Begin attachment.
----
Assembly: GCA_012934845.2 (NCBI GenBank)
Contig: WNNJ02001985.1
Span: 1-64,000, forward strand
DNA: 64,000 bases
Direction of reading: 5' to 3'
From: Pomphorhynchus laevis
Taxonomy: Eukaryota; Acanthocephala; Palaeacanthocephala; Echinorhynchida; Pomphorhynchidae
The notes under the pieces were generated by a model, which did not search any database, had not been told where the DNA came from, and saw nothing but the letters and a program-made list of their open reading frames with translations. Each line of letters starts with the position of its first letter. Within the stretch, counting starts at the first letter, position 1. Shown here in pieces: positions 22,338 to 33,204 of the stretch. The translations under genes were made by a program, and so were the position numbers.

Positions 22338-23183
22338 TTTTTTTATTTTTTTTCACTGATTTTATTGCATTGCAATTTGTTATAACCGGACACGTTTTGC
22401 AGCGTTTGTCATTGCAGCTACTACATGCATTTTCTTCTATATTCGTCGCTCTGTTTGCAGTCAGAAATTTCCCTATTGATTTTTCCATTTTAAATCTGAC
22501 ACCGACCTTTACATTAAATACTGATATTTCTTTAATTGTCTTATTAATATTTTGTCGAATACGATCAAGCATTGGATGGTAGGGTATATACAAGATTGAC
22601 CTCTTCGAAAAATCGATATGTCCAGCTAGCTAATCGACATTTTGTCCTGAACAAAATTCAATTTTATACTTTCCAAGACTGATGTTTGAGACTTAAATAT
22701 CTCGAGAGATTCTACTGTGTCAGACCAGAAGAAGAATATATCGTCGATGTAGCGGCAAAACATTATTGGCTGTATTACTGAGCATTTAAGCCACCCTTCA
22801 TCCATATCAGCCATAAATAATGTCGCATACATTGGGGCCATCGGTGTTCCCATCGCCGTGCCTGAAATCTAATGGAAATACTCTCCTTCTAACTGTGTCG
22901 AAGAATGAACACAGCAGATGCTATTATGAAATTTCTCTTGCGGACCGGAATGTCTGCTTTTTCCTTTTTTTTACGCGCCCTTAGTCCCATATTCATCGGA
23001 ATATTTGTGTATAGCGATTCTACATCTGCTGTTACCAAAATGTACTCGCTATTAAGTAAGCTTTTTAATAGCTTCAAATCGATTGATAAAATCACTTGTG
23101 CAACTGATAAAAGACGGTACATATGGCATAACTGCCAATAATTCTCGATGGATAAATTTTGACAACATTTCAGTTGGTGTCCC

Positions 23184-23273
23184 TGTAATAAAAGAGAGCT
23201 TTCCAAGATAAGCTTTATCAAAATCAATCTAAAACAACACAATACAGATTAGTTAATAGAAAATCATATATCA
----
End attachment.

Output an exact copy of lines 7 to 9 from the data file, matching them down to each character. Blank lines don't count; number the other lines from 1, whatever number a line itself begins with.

Taxonomy: Eukaryota; Acanthocephala; Palaeacanthocephala; Echinorhynchida; Pomphorhynchidae
The notes under the pieces were generated by a model, which did not search any database, had not been told where the DNA came from, and saw nothing but the letters and a program-made list of their open reading frames with translations. Each line of letters starts with the position of its first letter. Within the stretch, counting starts at the first letter, position 1. Shown here in pieces: positions 22,338 to 33,204 of the stretch. The translations under genes were made by a program, and so were the position numbers.

Positions 22338-23183